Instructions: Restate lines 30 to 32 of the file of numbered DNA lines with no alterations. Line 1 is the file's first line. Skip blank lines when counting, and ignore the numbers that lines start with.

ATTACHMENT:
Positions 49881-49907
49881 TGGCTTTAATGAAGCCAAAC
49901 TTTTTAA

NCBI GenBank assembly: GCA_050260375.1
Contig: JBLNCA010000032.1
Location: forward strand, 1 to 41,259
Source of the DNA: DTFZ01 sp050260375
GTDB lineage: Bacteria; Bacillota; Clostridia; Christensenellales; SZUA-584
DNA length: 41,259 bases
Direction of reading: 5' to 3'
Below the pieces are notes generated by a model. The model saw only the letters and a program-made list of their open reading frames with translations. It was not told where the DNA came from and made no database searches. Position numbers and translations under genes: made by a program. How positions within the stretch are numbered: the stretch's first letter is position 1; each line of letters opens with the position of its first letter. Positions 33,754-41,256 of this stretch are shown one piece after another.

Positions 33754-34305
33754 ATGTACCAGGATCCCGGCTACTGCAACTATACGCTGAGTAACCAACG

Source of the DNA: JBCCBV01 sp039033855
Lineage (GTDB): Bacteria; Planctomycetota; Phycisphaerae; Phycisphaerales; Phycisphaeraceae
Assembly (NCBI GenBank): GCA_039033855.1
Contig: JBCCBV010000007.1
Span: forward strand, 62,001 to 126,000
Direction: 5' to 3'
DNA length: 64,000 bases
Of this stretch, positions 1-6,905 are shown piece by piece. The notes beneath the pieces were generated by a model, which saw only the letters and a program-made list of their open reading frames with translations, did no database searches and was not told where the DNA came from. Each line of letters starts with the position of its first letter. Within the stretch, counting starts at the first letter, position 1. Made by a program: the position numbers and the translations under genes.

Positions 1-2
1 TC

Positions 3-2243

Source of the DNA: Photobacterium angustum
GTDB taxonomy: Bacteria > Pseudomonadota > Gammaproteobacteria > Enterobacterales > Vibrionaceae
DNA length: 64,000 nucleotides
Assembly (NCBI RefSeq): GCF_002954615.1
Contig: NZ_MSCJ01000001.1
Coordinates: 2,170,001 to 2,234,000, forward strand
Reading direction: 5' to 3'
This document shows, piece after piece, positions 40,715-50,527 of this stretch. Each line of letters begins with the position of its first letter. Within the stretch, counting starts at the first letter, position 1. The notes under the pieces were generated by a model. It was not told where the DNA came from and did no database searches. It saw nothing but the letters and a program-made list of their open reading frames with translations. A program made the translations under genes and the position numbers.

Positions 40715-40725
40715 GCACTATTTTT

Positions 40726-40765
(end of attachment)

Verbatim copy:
Coordinates: 2,170,001 to 2,234,000, forward strand
Reading direction: 5' to 3'
This document shows, piece after piece, positions 40,715-50,527 of this stretch. Each line of letters begins with the position of its first letter. Within the stretch, counting starts at the first letter, position 1. The notes under the pieces were generated by a model. It was not told where the DNA came from and did no database searches. It saw nothing but the letters and a program-made list of their open reading frames with translations. A program made the translations under genes and the position numbers.